Take the 2-minute tour ×
Parenting Stack Exchange is a question and answer site for parents, grandparents, nannies and others with a parenting role. It's 100% free, no registration required.

There are very many products available that claim to help make a home safer for baby.

I'd like a list, based on some kind of evidence, for which of these products are more important.

For example, in the UK, many children are hurt when a flat-screen TV topples onto them. Thus a wall-mounting bracket is a useful bit of equipment. But you see (almost everywhere!) electrical socket covers. The UK has a mandatory inbuilt safety feature - there's a sliding cover that prevents anything going in the live holes until an earth pin is inserted. I'm not aware of any children being hurt by electrocution, thus socket covers would be lower on my list.

share|improve this question
    
I've tried to fit this question to the Stack Exchange style, but it feels a like a bit of a kludge. Answers I'm looking for would include maybe statistics about injury rates, with suggestions to prevent that. Thus, "In $COUNTRY there are approx $CHILDREN admitted to hospital after poisoning, so make sure that your meds are locked away, but also the meds of any grandparents which is a common source of medication poisoning." –  DanBeale Aug 8 '11 at 10:30
    
Dan, you're asking for a list of ideas rather than one specific solution. Move your examples from the question to one or more answers of your own - take a look at this question for an example of big-list questions. (I also edited the title.) –  Torben Gundtofte-Bruun Aug 8 '11 at 11:47
3  
I think a list could be good, but it should then be community wiki. –  Lennart Regebro Aug 9 '11 at 10:26

4 Answers 4

up vote 7 down vote accepted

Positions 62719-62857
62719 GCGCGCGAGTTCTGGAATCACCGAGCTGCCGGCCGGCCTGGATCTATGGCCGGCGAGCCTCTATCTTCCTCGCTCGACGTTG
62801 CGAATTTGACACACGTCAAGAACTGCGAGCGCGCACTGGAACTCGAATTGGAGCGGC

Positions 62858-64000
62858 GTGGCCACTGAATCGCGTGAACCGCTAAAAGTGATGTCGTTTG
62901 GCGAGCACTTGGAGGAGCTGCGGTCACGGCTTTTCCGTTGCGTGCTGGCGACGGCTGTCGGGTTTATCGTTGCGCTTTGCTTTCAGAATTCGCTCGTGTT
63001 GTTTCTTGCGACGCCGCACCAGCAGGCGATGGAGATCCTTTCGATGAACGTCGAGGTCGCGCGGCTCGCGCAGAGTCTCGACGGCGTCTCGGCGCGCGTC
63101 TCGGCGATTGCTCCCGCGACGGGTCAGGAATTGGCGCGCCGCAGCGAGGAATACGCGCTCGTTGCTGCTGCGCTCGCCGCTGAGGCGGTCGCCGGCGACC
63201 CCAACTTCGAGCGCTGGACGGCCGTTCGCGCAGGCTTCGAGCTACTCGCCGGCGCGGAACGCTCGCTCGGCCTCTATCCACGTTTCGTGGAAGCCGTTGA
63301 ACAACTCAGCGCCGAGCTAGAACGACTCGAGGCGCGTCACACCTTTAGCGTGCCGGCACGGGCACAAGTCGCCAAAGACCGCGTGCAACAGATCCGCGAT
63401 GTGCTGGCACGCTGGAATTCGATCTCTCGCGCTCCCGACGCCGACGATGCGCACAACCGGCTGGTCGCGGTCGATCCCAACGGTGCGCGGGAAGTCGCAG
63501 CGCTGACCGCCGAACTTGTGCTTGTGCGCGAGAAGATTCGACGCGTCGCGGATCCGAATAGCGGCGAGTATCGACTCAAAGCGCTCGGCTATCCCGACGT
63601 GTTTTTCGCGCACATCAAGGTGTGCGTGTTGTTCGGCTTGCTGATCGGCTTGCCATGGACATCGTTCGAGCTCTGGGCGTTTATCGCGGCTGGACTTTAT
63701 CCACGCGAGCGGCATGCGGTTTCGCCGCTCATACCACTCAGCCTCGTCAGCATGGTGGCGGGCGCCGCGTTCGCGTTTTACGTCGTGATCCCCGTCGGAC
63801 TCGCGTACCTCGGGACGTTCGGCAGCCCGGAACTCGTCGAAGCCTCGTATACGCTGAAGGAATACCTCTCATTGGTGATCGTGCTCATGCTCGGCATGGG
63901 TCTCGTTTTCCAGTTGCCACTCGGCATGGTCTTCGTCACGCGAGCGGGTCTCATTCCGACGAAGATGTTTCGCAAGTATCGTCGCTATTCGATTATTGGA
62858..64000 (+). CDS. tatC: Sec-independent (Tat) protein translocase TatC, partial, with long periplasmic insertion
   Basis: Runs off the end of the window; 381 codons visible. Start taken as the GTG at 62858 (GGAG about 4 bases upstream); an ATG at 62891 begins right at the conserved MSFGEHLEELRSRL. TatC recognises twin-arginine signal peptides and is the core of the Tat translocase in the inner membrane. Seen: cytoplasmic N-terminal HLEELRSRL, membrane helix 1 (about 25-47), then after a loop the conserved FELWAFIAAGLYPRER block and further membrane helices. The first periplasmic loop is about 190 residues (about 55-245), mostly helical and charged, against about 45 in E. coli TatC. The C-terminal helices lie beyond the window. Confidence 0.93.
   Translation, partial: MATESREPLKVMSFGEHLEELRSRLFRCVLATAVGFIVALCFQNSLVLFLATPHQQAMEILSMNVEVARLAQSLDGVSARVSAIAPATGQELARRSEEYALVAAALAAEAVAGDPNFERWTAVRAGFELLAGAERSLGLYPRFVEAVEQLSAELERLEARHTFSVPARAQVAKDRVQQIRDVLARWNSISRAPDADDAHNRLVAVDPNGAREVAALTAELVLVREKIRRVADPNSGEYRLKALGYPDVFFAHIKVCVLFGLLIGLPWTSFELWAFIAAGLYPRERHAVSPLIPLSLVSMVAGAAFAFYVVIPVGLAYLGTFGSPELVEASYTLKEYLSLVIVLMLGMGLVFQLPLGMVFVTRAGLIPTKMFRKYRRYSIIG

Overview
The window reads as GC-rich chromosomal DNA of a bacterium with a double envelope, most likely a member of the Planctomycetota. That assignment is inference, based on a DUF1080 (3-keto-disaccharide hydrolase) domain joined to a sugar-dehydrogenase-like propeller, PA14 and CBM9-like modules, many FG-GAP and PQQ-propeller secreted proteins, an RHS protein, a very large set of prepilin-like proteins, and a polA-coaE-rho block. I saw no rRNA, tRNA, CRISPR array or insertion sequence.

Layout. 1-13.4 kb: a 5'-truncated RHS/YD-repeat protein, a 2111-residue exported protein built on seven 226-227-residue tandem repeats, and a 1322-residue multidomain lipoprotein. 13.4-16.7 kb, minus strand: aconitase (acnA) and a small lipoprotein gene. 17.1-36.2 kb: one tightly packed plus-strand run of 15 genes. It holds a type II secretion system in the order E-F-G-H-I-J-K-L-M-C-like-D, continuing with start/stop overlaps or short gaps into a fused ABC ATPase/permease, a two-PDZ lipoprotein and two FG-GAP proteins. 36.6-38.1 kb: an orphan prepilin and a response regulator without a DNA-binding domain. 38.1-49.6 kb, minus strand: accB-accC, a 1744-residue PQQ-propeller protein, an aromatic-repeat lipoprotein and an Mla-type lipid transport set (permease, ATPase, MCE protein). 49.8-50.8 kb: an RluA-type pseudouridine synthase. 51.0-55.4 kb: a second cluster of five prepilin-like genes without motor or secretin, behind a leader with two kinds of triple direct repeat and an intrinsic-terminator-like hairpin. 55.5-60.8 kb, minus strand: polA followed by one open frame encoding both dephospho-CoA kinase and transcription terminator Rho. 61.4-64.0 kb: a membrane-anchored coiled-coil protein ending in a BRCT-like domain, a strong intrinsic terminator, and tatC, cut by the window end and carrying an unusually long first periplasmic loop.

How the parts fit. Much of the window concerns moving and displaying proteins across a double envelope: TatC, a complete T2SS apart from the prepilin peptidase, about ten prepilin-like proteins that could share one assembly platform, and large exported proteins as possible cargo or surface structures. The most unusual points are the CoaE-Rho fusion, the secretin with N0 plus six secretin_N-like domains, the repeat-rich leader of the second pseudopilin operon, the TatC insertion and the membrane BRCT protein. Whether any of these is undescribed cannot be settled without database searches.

Here are some things that you should think of:

  1. Child-safe sockets. As you mention the UK and many other countries have mandatory safety sockets, but you may have old sockets in your house or live in a country where this isn't a requirement. So check your sockets, buy covers for any socket that isn't in use.

  2. Safety gates. Any stairs should have a safety gate at the top and if possible at the bottom.

  3. Drawer cabinet catches. All drawers or cabinets which have something dangerous in them, such as chemicals, sharp objects (or things that easily break into sharp objects, like glass) or power tools, must have a safety catch which means kids can't open them. Beware that they still can and will squeeze their fingers, but that's probably just a good lesson. Put safety catches on cupboards that have fragile and valuable things as well.

  4. Window catches. Many modern windows can be locked in an open position with a hole small enough so kids can't get through. For older windows, a windows catch is an absolute must, so that you can lock the window open with just a small opening. Even better is the type of catch which means even once the kid has figured out to open the Window, you can't open it fully unless you have figured out to open the more complicated Window catch.

  5. Door stops. The doors between rooms are heavy enough to do much more damage than squeezing the fingers. Door stops are a good idea.

  6. Corner bumpers. While your child is learning to walk, put corner bumpers on all the sharp corners. Kids love to take them off though, so beware that they are where they should be.

  7. Bookshelf fastenings. Tall furniture, and especially narrow and tall furniture like bookshelfs, should be attached to the wall so the can't topple over a toddler who decided that climbing higher up would be fun.

  8. Your idea for some sort of fastening (like a wall mount) for flat-screen TV's is a good idea I hadn't thought about.

In addition to this, any home, kids or not, should have:

  1. Smoke detectors.

  2. Fire extinguisher.

  3. A first aid kit.

  4. And why not a fire blanket in the kitchen?

share|improve this answer
    
@BBM: Good ones, add them as an answer. –  Lennart Regebro Aug 9 '11 at 16:40
    
Good list but some items could use some extra research: Friend of mine is brain surgeon at Boston Children's hospital. No #1 issue he deals with are kids climbing over the gate at the top of the stairs. Some safety measures have unintended side effects and risks. –  Hilmar Sep 16 '13 at 12:16